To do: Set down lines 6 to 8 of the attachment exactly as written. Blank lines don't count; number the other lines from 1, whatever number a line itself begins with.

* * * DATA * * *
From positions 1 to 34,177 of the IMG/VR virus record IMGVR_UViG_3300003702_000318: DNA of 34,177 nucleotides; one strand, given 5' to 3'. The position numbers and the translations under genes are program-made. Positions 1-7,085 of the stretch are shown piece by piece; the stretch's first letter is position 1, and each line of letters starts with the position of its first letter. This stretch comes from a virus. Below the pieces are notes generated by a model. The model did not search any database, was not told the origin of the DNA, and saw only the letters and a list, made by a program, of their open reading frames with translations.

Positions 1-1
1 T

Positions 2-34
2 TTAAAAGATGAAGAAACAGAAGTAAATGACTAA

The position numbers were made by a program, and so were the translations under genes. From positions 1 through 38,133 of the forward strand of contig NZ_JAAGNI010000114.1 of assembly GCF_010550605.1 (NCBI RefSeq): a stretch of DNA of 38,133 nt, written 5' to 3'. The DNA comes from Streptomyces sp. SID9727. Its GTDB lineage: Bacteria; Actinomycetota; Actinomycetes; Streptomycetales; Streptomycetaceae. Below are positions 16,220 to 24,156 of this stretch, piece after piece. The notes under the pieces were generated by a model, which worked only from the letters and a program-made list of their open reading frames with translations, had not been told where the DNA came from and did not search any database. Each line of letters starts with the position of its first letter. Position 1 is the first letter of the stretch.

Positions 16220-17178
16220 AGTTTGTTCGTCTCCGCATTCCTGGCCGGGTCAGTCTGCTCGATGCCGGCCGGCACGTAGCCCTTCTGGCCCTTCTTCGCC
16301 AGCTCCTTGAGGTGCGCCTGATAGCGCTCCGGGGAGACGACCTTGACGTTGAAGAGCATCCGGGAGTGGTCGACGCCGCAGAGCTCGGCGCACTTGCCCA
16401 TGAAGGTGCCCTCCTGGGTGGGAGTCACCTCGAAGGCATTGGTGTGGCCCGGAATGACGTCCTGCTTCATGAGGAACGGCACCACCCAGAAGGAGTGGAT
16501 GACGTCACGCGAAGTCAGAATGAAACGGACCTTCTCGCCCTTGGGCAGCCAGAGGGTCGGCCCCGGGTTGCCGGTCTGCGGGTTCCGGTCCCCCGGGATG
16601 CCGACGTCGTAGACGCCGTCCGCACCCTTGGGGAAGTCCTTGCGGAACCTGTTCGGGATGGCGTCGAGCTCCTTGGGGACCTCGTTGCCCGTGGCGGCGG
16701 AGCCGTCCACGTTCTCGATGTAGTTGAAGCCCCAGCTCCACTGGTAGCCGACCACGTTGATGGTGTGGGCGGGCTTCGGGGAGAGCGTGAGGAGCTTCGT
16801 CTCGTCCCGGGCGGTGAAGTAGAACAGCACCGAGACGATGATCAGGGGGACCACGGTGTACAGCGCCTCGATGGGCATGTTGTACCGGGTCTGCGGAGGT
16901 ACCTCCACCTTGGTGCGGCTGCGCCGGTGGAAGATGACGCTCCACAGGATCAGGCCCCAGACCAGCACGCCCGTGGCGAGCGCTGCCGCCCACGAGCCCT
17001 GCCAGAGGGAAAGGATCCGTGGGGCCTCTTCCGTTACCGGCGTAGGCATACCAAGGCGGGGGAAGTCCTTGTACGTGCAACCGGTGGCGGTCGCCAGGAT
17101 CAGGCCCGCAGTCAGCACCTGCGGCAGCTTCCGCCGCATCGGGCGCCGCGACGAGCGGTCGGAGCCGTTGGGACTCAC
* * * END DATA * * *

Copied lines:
The position numbers were made by a program, and so were the translations under genes. From positions 1 through 38,133 of the forward strand of contig NZ_JAAGNI010000114.1 of assembly GCF_010550605.1 (NCBI RefSeq): a stretch of DNA of 38,133 nt, written 5' to 3'. The DNA comes from Streptomyces sp. SID9727. Its GTDB lineage: Bacteria; Actinomycetota; Actinomycetes; Streptomycetales; Streptomycetaceae. Below are positions 16,220 to 24,156 of this stretch, piece after piece. The notes under the pieces were generated by a model, which worked only from the letters and a program-made list of their open reading frames with translations, had not been told where the DNA came from and did not search any database. Each line of letters starts with the position of its first letter. Position 1 is the first letter of the stretch.

Positions 16220-17178
16220 AGTTTGTTCGTCTCCGCATTCCTGGCCGGGTCAGTCTGCTCGATGCCGGCCGGCACGTAGCCCTTCTGGCCCTTCTTCGCC